Azure Power Forty Pvt Ltd is a subsidiary of Azure Power Global Ltd., a leading player in solar power in India. Founded in 2008 with a 2 MW plant in Punjab, they have grown over the past decade to hold a 7 GW+ pan-India portfolio, with plants across 23 states of India. They are backed by long term investors including the Canadian pension fund Caisse de dépôt et placement du Québec (CDPQ), International Finance Corporation (IFC) and Netherlands Development Finance Company (FMO), amongst others. CDPQ increased its stakes in Azure Power Global to nearly 50% in 2018 with a total investment of US$240 million. Its investment in Azure Power is projected on its website as an important initiative to support a global low-carbon economy.
The founder of Azure Power for his part projects the rapid growth of the company as a testament to their leading status in solar power in India and contributing towards realising Prime Minister Narendra Modi’s commitment towards clean and green energy.
Projecting ideas of sustainability, low-carbon economies and green energy, such an emphasis renders invisible the violence that is meted out in order to place the interests of businesses over and above those of the people that labour on the land. Even as the country has been taken up by massive farmers’ protests against the new farm laws and the Centre’s attempts, without much success, at projecting a farmer-sympathetic image, the simultaneous attack on the rights of small and marginal farmers in the BJP-ruled state of Assam lays bare the priorities of the ruling party and government.
We are witnessing the third round of arrests, none of which have included the forest department officials who have presented false reports, the district collector who has refused to give people the certified copies of their entitlement to the land – official documents that are rightfully theirs, or the circle officer who sent a written notice asking people to file an objection to land he claimed did not belong to them within a span of 24 hours. Despite the matter being subjudice, the company has bulldozed its way over the ripened crops of farmers to carry out construction work under heavy police protection. When people protested, they were beaten, roughed up, threatened and arrested.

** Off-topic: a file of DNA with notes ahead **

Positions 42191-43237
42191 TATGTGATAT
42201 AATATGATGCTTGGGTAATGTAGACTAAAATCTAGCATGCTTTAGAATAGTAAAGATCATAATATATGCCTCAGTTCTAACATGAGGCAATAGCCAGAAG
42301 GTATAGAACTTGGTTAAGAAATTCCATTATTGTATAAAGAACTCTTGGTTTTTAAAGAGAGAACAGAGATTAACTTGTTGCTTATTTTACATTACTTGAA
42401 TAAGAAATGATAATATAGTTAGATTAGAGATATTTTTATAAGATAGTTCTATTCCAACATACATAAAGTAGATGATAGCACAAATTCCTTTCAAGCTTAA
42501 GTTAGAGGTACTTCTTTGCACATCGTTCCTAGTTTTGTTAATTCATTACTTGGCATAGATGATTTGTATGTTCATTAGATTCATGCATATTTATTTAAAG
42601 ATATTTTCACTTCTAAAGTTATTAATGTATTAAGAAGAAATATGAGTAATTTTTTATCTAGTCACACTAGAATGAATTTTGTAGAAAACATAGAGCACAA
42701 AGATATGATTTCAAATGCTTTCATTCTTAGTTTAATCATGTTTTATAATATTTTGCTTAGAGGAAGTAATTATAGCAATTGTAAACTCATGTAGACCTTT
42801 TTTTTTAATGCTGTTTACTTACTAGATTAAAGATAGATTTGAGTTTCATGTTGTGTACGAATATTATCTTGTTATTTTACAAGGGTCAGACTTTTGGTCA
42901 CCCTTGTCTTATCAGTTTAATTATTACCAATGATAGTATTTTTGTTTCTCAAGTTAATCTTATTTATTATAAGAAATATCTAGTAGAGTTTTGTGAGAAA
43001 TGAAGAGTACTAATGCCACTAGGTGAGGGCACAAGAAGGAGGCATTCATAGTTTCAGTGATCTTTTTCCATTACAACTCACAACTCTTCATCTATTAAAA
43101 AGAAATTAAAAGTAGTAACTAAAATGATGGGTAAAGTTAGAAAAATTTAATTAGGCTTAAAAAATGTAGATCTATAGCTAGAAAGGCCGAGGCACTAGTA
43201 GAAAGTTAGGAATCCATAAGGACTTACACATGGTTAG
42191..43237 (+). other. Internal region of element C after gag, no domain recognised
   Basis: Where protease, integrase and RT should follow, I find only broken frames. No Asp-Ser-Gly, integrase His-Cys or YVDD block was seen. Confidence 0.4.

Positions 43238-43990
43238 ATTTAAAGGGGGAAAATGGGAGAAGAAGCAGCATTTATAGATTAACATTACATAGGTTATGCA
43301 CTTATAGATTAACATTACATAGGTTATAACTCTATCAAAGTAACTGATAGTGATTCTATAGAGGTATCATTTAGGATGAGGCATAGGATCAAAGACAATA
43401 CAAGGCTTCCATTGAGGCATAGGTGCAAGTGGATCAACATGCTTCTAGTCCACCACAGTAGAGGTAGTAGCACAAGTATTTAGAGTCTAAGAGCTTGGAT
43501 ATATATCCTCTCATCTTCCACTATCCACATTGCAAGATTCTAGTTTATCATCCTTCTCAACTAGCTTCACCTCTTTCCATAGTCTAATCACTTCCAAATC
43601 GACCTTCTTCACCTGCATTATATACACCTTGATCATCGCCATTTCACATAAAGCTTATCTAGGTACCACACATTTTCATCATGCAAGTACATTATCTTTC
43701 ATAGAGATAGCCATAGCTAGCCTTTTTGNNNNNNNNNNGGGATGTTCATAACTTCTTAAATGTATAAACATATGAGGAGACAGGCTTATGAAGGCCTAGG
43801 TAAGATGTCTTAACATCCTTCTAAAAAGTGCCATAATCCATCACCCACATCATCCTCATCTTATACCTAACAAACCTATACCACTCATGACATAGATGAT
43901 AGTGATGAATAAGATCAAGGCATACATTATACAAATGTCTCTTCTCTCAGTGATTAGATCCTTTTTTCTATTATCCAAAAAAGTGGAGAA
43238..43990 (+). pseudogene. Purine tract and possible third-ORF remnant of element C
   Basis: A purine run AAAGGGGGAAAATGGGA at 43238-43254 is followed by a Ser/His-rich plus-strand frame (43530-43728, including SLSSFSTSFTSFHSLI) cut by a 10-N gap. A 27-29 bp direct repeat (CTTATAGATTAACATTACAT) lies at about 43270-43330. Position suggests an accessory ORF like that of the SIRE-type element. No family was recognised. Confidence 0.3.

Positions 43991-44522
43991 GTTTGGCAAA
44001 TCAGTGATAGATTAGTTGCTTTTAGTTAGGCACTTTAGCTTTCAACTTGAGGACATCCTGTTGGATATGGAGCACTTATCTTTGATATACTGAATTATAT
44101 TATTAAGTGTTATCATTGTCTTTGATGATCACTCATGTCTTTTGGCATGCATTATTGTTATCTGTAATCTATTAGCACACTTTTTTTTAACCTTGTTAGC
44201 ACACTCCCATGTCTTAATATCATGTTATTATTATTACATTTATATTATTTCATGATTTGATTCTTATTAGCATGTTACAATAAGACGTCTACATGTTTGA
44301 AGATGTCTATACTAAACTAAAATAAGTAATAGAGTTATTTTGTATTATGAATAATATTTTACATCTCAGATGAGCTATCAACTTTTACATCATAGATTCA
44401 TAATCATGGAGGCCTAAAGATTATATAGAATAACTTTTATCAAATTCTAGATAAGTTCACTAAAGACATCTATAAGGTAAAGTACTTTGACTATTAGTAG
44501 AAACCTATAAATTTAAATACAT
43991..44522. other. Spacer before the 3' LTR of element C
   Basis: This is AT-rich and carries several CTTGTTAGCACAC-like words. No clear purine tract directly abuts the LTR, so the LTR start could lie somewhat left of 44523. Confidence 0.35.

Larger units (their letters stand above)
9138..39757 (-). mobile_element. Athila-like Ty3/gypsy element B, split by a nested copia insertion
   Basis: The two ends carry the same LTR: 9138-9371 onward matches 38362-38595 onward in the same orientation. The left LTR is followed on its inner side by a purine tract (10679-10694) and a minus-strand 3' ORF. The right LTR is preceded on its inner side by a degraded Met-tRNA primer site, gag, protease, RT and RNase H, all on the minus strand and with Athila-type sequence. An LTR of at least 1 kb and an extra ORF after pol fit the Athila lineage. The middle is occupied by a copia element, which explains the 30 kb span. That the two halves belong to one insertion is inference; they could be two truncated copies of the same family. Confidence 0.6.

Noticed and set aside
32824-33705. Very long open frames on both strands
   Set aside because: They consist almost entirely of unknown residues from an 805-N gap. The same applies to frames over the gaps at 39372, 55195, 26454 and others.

In the latest instance of violence, women and men were brutally attacked in the fields while attempting to stop the construction work. Buku Mardi was beaten senseless and then taken into police custody. Shikari Rongpi’s pregnant wife was kicked in the stomach by male police personnel leading to a miscarriage. Others have reported fractures and swollen limbs. A total of 10 persons have been named in the case filed by the police, and four of them are in police custody under charges of attacking police officers. The police have entered the village every night since December 29 around midnight to terrorise the villagers. The men have fled in fear of arrest and women remain in the homes alone. As state forces unleash brute violence on the farmers, Azure Power claims it is moving forward “lawfully”. The myth of ‘green’ energy must be broken.
‘Our land, our power, our rights’
The actions of the company backed by state forces is a response to the attempt of farmers to reclaim their lands through cultivation. The monsoon crop that was sown by them challenging the claims of Azure Power, mediated by APDCL and the local administration, was seen as an assertion that was not to be tolerated. Their paddy crop was ruthlessly bulldozed just as it was ripening. As Ratul Bora, Nagaon district secretary of CPI, points out, “This is the first time in history that Assam has been witness to such a barbaric act as flattening out the standing crop of farmers on such a large scale.”
Despite this, farmers returned to their lands to grow vegetables. For tribal, Adivasi and indigenous farmers to challenge the powers that be, and take for themselves what was only their own could not be tolerated by global capital, business interests and state officials in a way that smacks of a casteist and classist arrogance.
The arrogance of flouting rules, norms and law emerges from a sense of impunity that slots such populations as ‘dispensable’. The value of their lives, their claims, their words and their bodies matter little and can be sacrificed with ease at the altar of capital. However, it would only be foolhardy to think that their voices can simply be crushed and silenced.
As Kaleshwari Mardi says, “It is our land, our power, our right. We asked them [police] if they had cleared these lands. You did not come here. We don’t know where you are from, but this is our ancestral land, our forefathers cleared these lands, preserved these lands and cultivated these lands. And it is our will that will work here. We told them, and chased them away.”
The women and men of Mikir Bamuni have put up a brave fight in the face of adversity. Today, as they live amidst insecurity and fear, nursing their still fresh bruises, it needs more voices to stand in solidarity, amplify their voice, and upturn the consensus that they are a dispensable people.
Vasundhara Jairath is an Assistant Professor (Development Studies) at the Department of Humanities and Social Sciences, Indian Institute of Technology, Guwahati.